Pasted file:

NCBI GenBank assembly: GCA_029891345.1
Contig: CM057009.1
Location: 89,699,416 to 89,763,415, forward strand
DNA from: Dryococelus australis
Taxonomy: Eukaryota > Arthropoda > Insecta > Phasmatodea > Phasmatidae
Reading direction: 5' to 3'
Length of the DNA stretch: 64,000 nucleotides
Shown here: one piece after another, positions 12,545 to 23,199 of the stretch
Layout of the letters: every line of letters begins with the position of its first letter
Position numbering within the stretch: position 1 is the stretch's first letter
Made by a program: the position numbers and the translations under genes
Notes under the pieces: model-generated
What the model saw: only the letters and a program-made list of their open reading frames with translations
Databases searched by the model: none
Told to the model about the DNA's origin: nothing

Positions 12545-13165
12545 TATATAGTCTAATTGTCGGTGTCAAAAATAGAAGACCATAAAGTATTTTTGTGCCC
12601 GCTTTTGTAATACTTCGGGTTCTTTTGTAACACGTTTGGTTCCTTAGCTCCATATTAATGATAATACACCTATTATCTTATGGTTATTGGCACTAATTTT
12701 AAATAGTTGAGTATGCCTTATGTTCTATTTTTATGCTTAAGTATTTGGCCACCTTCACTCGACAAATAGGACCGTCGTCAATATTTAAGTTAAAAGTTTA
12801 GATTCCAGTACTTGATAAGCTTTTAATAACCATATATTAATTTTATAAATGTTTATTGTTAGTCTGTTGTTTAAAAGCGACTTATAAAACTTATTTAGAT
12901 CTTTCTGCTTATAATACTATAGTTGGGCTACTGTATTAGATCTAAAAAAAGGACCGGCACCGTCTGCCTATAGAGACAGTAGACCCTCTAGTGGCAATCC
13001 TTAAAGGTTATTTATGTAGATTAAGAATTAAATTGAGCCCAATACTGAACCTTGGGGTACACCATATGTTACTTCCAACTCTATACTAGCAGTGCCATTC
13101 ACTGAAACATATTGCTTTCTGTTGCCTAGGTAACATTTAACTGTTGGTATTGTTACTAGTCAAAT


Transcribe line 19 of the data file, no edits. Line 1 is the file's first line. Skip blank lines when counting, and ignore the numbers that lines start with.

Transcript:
12701 AAATAGTTGAGTATGCCTTATGTTCTATTTTTATGCTTAAGTATTTGGCCACCTTCACTCGACAAATAGGACCGTCGTCAATATTTAAGTTAAAAGTTTA